Album Reviews - Reviews

Jape – This Chemical Sea


How do you follow up not one, but two Choice Music Prize winning albums? This is a dilemma that so far no one has ever had to face other than Jape’s Richie Egan. He’s Ireland’s answer to PJ Harvey in that respect, although even she didn’t win her two Mercury Prizes with two consecutive albums.  First properly establishing himself with 2008’s Ritual, still a bona fide Irish classic and arguably Egan’s first solidly consistent piece of work, having benefitted from the success of minor hit single ‘Floating’ to show him which direction to settle on, 2011’s Ocean Of Frequency was crafted as more of a band effort, bringing back a few more elements of the organic instrumentation of earlier releases, but combined with the electronics in a less naïve way, and with shadows of 80s disco cropping up throughout to boot. Having since relocated to Sweden, for album number five Egan has stripped things back to just himself and regular collaborator Glenn Keating and recorded in his own Malmö studio, which seems to have resulted in a greater sense of focus and cohesion.

This Chemical Sea builds on the more electronic, less nostalgic aspects of Ocean Of Frequency, but this time round everything sounds more confident and assured. Guitars are nowhere to be seen for once – the recent inactivity of instrumental titans The Redneck Manifesto, where Egan first made his name as a fearsome bassist, resulting in him choosing to use that instrument as the starting point for each track instead, while his desire for the album to have a cohesive sound has led to him eschewing the token acoustic tracks that usually crop up. It’s an effect that works well – no longer are Egan the electronic producer and Egan the folky songsmith trying to compete, instead this is the kind of album with such a defining sound, that from the opening bars of ‘Séance Of Light’ the listener is plunged into the depths of Egan’s chemical sea, with basses, synths, drum machines and Egan’s melodic vocals swirling through the brain, and not allowed to re-emerge until the very end.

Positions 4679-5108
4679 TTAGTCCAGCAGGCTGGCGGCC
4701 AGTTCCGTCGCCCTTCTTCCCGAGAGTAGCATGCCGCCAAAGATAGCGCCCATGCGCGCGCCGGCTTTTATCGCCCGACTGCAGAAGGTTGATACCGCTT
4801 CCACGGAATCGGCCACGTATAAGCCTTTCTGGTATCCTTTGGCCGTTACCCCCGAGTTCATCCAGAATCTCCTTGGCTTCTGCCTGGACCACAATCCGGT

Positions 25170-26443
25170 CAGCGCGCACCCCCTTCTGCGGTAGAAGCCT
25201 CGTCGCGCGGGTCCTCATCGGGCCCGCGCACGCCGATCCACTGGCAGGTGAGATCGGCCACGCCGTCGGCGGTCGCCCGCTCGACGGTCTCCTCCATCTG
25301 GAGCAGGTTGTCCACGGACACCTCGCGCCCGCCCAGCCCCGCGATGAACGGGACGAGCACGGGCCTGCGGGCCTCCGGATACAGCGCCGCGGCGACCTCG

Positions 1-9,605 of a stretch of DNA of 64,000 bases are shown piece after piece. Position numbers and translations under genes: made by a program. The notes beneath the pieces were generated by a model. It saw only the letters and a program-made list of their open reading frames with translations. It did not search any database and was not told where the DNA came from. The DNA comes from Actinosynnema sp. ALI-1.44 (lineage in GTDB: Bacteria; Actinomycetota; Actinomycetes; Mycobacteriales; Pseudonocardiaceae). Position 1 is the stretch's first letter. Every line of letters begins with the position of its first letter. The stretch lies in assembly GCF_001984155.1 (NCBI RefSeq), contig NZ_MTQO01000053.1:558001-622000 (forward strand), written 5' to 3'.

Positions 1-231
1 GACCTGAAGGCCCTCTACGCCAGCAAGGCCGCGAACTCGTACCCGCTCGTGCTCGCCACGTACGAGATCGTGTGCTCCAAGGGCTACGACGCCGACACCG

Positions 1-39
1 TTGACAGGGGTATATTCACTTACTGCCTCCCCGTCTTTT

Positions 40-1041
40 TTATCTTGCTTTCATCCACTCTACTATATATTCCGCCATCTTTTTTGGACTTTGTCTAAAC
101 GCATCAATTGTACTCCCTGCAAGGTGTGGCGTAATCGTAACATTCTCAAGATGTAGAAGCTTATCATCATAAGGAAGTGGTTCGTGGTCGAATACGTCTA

There are strong echoes of last year’s Caribou album Our Love – both albums being mixed by David Wrench most likely being part of the reason – but Egan proves himself more than a match for Dan Snaith. ‘The Heart’s Desire’ possesses one of the most infectious choruses in the Jape canon so far, while ‘Ribbon Ribbon Ribbon’, a collaboration with Conor O’Brien of Villagers, builds to a climax to rival Snaith’s own ‘Can’t Do Without You’. There’s also a similar mid-tempo pace throughout, aside from ‘Love On The Crest Of A Wave’, a would-be floor filler with yet another killer bassline that’s sure to be a live highlight on the upcoming tour, and even the album’s less memorable moments are hugely enhanced by the rich and enthralling production throughout.

In the end, This Chemical Sea emerges sounding like Ritual’s more assured older brother – perhaps not quite as ‘fun’, but more mature and interesting in a different way, and by far Egan’s most accomplished work to date. Cathal McBride

Make sure to check out Richie Egan’s column on the writing and recording of the Chemical Sea in the next issue of our physical magazine.